Brexit and our wines
July 31, 2016
It has only been a few weeks since the British citizens voted to leave the EU, I wasn’t allowed to vote, and If I had, I would have voted to remain. I am Italian but I feel a EU citizen, I grew up in Europe. Thanks to the EU, I was given the opportunity to study in France, made plenty of European friends including British, opened my mind and discovered new cultures, then, after University, thanks to the EU again and its free movement, I came to England and sixteen years later, I now run my businesses, made plenty more British friends, employ British people and I feel at home. I was born in Italy but spent half of my life in the UK and if there was a European passport, I would probably be entitled to one and I know plenty like me, that left the country in which they were born and now live and work in the UK, contributing to make the UK a better place.
What next for me, for us, non British, is a big question mark, will I be sent back to Italy or allowed to remain in the UK? The same uncertainty is affecting the wine industry. The immediate consequence of the vote has been the drop of the value of the pound versus the Euro and the Dollar and this will gradually starting to affect our daily live, including our wines.
Plenty have already written about the consequences of Brexit for the wine industry and whilst the articles I came across were discussing about the possible price increase, European wines are paid in Euros and all others in Dollars, my worry is that we won’t see any change in the actual price, shelves will still be full of cheap wine, but their quality will be even poorer, wineries will try to maintain their market share by bottling cheaper wine, with the ultimate effect of pushing small and good wineries away, leaving only cheap and mass produced wine, it is not the first time that price increase are avoided by reducing the quantity or quality of the products in question.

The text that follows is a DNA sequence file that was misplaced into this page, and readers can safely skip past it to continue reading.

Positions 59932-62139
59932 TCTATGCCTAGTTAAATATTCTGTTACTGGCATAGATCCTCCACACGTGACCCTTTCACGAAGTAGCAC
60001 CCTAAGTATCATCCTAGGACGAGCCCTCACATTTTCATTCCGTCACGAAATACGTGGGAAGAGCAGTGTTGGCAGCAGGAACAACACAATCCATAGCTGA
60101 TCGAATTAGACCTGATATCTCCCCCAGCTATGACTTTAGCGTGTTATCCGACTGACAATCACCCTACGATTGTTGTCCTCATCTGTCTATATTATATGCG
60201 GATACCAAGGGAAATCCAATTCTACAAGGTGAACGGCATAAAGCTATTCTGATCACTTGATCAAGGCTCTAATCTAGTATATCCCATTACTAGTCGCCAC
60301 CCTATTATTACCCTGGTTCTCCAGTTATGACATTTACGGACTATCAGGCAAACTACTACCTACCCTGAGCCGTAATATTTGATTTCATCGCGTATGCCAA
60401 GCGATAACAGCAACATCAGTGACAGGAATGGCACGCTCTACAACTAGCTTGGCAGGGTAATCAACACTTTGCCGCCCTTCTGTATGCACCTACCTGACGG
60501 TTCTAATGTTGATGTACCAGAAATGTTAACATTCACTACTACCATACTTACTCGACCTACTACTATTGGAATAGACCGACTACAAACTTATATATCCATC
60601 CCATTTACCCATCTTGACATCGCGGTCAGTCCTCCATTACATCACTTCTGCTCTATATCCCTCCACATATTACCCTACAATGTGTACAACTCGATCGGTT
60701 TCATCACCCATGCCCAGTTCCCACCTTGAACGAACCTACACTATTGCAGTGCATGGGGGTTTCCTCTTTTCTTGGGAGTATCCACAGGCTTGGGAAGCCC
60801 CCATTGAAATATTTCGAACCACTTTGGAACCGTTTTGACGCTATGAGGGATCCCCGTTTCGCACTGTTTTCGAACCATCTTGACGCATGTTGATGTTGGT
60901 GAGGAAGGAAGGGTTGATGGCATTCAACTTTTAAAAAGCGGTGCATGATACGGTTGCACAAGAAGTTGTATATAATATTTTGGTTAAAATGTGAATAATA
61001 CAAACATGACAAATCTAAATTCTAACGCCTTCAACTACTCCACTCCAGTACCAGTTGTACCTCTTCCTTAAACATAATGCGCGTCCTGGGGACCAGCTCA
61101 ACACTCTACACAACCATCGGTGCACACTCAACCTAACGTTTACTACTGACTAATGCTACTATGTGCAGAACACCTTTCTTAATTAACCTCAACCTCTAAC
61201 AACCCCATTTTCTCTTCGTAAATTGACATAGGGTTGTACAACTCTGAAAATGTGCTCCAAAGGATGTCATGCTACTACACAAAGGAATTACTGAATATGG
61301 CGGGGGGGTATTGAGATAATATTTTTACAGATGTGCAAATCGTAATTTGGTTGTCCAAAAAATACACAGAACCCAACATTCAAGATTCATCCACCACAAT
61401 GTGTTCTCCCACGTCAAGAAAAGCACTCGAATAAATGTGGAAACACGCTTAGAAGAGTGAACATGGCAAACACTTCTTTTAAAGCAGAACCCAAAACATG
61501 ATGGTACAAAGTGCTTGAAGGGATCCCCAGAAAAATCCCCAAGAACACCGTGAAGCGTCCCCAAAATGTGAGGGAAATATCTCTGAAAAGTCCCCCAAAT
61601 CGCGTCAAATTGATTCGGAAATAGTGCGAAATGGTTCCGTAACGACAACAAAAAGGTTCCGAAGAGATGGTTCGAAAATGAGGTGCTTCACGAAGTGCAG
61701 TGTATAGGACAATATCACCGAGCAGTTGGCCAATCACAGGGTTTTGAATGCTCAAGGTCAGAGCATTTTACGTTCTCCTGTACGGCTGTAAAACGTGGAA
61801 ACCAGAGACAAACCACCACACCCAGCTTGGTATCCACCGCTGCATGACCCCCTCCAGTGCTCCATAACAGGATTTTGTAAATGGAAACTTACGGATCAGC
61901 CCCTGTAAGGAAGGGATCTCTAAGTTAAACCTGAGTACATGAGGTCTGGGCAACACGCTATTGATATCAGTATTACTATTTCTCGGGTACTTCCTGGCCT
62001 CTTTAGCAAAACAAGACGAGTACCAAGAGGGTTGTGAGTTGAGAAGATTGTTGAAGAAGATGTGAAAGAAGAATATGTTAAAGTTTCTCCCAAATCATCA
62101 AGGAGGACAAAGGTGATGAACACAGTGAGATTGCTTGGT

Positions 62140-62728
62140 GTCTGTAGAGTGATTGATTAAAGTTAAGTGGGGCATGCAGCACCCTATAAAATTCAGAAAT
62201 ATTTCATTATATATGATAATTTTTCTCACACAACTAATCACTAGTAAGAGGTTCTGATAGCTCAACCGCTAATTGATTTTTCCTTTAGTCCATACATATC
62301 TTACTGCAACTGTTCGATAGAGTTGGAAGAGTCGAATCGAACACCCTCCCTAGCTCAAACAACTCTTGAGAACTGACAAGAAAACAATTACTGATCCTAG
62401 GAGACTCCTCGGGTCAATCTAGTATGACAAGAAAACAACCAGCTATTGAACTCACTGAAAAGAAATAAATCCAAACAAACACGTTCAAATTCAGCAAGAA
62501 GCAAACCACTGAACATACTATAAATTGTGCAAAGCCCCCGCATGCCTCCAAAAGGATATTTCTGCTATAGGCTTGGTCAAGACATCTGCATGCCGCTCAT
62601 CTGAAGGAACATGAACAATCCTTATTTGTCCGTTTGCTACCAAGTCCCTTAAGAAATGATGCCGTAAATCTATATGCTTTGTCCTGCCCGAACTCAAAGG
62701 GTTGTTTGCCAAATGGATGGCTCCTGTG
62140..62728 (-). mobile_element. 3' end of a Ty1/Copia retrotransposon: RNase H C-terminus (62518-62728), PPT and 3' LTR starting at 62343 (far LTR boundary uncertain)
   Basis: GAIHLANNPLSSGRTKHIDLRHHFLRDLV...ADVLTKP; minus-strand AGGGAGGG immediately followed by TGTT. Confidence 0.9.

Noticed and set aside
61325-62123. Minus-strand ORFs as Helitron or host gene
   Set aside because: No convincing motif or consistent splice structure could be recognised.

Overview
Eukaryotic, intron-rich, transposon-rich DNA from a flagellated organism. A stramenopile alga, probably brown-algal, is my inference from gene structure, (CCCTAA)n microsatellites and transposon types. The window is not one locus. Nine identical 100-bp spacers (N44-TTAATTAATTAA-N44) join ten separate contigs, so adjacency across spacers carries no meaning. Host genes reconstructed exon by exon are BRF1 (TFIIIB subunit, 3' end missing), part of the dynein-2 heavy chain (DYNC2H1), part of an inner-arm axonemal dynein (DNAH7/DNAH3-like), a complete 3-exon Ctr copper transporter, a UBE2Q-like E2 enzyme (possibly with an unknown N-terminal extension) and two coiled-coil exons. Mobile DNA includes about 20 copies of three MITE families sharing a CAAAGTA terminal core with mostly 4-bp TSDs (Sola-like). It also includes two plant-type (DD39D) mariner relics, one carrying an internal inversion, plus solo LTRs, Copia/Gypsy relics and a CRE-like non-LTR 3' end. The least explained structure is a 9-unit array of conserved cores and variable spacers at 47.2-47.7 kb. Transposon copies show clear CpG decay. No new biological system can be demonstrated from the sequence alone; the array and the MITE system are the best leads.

Italian wine makers are worried, like everyone else, the only winners at the moment seem to the British wineries, but whether British wine will really become our favourite is still to be proved and the wineries themselves are facing a gigantic challenge and will be interested to see what happens, whether they will be able to maintain their quality and integrity while potentially facing a massive demand.
I dont know whether the people that voted for Britain to leave Europe have fully thought the consequence of their vote and that their vote would have affected the cost of their wine, if they had considered whether their much loved, good quality Prosecco, would have suddenly become way too expensive for a Prosecco.
Nobody really know what will happen to us, European, and our wines, there is no clear future, we are taking each day as it comes, but my only hope is that EU and Britain find a way to work things out, not just for me but also for our wines
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